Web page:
Curves Definition and 9 Discussions

In mathematics, a curve (also called a curved line in older texts) is an object similar to a line, but that does not have to be straight.
Intuitively, a curve may be thought of as the trace left by a moving point. This is the definition that appeared more than 2000 years ago in Euclid's Elements: "The [curved] line is […] the first species of quantity, which has only one dimension, namely length, without any width nor depth, and is nothing else than the flow or run of the point which […] will leave from its imaginary moving some vestige in length, exempt of any width."This definition of a curve has been formalized in modern mathematics as: A curve is the image of an interval to a topological space by a continuous function. In some contexts, the function that defines the curve is called a parametrization, and the curve is a parametric curve. In this article, these curves are sometimes called topological curves to distinguish them from more constrained curves such as differentiable curves. This definition encompasses most curves that are studied in mathematics; notable exceptions are level curves (which are unions of curves and isolated points), and algebraic curves (see below). Level curves and algebraic curves are sometimes called implicit curves, since they are generally defined by implicit equations.
Nevertheless, the class of topological curves is very broad, and contains some curves that do not look as one may expect for a curve, or even cannot be drawn. This is the case of space-filling curves and fractal curves. For ensuring more regularity, the function that defines a curve is often supposed to be differentiable, and the curve is then said to be a differentiable curve.
A plane algebraic curve is the zero set of a polynomial in two indeterminates. More generally, an algebraic curve is the zero set of a finite set of polynomials, which satisfies the further condition of being an algebraic variety of dimension one. If the coefficients of the polynomials belong to a field k, the curve is said to be defined over k. In the common case of a real algebraic curve, where k is the field of real numbers, an algebraic curve is a finite union of topological curves. When complex zeros are considered, one has a complex algebraic curve, which, from the topological point of view, is not a curve, but a surface, and is often called a Riemann surface. Although not being curves in the common sense, algebraic curves defined over other fields have been widely studied. In particular, algebraic curves over a finite field are widely used in modern cryptography.

View More On
  1. B

    I Questions about algebraic curves and homogeneous polynomial equations

    It is generally well-known that a plane algebraic curve is a curve in ##\mathcal{CP}^{2}## given by a homogeneous polynomial equation ##f(x,y)= \sum^{N}_{i+j=0}a_{i\,j}x^{i}y^{j}=0##, where ##i## and ##j## are nonnegative integers and not all coefficients ##a_{ij}## are zero~[1]. In addition, if...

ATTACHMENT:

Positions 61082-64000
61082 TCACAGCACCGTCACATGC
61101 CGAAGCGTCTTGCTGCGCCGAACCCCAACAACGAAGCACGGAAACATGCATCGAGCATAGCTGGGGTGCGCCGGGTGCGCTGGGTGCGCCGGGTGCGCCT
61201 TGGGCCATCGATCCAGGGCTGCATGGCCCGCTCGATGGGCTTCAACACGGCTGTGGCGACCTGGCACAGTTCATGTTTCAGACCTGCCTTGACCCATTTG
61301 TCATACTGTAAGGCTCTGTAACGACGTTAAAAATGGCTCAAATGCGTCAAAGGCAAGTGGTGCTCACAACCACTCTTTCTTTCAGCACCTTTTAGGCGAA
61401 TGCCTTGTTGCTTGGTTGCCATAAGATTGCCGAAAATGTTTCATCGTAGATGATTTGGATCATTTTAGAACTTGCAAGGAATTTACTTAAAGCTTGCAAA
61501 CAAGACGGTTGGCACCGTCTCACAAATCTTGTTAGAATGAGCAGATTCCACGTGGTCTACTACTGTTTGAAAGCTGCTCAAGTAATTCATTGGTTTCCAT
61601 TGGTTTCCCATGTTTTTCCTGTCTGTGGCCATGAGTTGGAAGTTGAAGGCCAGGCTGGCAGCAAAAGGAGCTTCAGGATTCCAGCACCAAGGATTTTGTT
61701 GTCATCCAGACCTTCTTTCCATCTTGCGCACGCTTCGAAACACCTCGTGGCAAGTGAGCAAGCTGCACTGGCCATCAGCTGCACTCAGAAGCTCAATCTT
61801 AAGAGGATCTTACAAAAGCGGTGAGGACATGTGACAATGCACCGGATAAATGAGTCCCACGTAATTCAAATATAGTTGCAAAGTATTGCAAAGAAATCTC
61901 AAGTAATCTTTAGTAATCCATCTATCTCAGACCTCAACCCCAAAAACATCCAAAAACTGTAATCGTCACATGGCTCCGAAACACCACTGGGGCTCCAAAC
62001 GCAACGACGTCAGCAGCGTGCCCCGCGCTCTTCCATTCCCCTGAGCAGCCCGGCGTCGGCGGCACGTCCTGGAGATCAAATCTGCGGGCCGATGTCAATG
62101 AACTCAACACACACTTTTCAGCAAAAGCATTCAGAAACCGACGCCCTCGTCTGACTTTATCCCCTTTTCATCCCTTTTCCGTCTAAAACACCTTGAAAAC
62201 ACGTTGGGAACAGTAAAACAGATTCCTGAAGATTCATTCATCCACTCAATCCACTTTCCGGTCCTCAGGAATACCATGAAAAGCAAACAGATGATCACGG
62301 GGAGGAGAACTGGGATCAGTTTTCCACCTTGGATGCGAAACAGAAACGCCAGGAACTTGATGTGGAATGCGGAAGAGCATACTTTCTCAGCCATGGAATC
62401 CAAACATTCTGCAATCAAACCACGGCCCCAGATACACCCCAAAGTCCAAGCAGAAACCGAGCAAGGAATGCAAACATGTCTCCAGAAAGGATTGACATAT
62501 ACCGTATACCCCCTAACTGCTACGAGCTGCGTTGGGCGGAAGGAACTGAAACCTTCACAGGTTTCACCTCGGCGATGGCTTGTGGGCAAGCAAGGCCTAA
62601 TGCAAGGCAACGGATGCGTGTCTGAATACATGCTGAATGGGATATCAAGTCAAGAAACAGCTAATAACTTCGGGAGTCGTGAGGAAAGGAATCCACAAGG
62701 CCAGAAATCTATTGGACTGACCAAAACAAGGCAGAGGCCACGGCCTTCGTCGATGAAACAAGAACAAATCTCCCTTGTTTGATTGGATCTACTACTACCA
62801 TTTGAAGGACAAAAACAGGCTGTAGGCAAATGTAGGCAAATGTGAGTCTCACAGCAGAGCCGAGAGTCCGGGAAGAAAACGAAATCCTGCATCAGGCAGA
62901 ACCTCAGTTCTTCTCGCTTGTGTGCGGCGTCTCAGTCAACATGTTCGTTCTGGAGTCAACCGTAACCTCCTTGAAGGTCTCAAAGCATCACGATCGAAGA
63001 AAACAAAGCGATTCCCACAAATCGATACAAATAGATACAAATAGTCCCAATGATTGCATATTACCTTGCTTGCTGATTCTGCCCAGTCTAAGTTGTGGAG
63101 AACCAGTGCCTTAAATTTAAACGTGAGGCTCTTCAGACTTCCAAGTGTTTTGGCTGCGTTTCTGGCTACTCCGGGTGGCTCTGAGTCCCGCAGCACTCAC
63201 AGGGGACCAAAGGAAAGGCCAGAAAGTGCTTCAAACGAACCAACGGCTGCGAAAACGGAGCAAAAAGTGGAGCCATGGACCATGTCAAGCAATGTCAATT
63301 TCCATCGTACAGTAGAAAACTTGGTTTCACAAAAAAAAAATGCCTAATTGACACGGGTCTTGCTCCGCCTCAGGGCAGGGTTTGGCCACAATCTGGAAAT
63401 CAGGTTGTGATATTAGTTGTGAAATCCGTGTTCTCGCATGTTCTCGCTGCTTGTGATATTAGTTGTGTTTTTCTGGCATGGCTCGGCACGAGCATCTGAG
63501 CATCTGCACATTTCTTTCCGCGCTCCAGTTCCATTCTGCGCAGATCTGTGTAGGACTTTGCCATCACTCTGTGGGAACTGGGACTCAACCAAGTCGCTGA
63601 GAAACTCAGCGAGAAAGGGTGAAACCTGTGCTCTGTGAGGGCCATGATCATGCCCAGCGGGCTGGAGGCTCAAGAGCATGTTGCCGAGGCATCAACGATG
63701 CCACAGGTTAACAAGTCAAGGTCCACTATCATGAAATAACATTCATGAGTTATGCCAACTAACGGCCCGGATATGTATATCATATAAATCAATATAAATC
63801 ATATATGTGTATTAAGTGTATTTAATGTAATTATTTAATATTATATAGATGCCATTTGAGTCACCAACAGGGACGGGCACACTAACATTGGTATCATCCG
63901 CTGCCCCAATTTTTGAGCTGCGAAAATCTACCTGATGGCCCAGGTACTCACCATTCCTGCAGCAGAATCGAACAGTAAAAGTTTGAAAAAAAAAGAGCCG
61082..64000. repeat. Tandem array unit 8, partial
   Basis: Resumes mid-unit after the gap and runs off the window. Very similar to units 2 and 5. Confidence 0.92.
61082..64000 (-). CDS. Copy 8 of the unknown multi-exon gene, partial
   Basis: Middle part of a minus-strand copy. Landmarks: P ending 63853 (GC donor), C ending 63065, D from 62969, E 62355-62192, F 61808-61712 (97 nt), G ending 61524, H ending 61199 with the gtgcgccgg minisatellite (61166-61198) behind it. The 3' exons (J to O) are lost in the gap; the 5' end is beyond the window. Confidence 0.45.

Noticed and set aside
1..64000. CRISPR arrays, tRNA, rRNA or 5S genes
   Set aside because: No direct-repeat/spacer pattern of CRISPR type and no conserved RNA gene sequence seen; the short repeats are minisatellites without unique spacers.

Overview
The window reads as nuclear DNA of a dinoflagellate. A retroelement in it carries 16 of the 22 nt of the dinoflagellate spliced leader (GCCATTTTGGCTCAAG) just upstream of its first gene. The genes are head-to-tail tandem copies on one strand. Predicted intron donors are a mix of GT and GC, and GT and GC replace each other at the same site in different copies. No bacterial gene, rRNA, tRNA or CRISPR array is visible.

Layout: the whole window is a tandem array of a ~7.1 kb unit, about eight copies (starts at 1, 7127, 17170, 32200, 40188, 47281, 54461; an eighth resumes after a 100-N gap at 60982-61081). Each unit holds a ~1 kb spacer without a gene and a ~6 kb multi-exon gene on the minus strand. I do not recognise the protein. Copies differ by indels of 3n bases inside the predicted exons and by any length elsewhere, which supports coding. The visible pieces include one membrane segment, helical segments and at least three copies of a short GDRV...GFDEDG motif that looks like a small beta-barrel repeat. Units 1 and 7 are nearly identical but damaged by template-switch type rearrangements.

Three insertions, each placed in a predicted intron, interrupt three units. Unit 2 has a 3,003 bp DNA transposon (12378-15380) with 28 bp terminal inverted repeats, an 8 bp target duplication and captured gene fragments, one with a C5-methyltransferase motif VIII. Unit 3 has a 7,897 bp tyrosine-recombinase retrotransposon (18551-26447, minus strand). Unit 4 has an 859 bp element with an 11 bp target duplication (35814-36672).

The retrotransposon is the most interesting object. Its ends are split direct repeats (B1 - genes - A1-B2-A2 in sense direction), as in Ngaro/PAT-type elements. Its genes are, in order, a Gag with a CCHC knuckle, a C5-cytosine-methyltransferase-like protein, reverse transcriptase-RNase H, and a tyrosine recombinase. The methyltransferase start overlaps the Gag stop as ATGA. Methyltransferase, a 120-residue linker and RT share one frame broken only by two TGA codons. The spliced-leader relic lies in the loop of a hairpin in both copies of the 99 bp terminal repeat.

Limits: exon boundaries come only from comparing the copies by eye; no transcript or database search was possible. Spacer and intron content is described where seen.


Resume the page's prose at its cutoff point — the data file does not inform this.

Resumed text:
2. cianfa72

    I Maps with the same image are actually different curves?

    Hi, I've a doubt about the definition of curve. A smooth curve in ##\mathbb R^2## is defined by the application ##\gamma : I \rightarrow \mathbb R^2##. Consider two maps ##\gamma## and ##\gamma'## that happen to have the same image (or trace) in ##\mathbb R^2##. At a given point on the...
  3. B

    Find the osculating plane and the curvature

    I know the osculating plane is normal to the binormal vector ##B(t)=(a,b,c)##. And since the point on which I am supposed to find the osculating plane is not given, I'm trying to find the osculating plane at an arbitrary point ##P(x_0,y_0,z_0)##. So, if ##R(x,y,z)## is a point on the plane, the...
  4. EEristavi

    Curve's Length

    Homework Statement I have to find length of the curve: y2 = (x-1)3 from (1,0) to (2,1) Homework Equations s = ∫ √(1 + (f '(x) )2 ) dx where we have integral from a to b The Attempt at a Solution I'm bit confused: I'm thinking of writing function regarding x, f(x)...
  5. F

    Curve and admissible change of variable

    Homework Statement If I have the two curves ##\phi (t) = ( \cos t , \sin t ) ## with ## t \in [0, 2\pi]## ##\psi(s) = ( \sin 2s , \cos 2s ) ## with ## s \in [\frac{\pi}{4} , \frac{5 \pi}{4} ] ## My textbook says that they are equivalent because ##\psi(s) = \phi \circ g^{-1}(s) ## where ##...
  6. T

    Find a piecewise smooth parametric curve to the astroid (a hypocycloid with four cusps)

    Homework Statement Find a piecewise smooth parametric curve to the astroid. The astroid, given by $\phi(\theta) = (cos^3(\theta),sin^3(\theta))$, is not smooth, as we see singular points at 0, pi/2, 3pi/2, and 2pi. However is there a piecewise smooth curve? Homework Equations $\phi(\theta) =...
  7. 5

    Parametric curve tangent help

    Homework Statement Consider the parametric curve given by: x=6cos(2t), y=t5/2. Calculate the equation of the tangent to this curve at the point given by t=π/4, in the form y=mx+c. The tangent is given by y= Homework Equations The Attempt at a Solution [/B] the answer that I got was...
  8. C

    B Do curves, circles and spheres really exist?

    Obviously, they exist as mathematical concepts, and those concepts are real, but in physical reality, everything is made up of subatomic particles and, if the theory is ever verified, strings. So if you try to construct a curve, circle or sphere, you are necessarily stacking a bunch of subatomic...
  9. ydonna1990

    How to draw curves (cardioid, lemniscate, devil's curve)?

    Hi everyone, Thanks for visiting my post. I was wondering if you guys know what kind of software I must use to draw complicated curves. I already have the equations. For example, for lemniscate I would use following: 2(x^2+y^2)=25(x^2-y^2) I appreciate the help.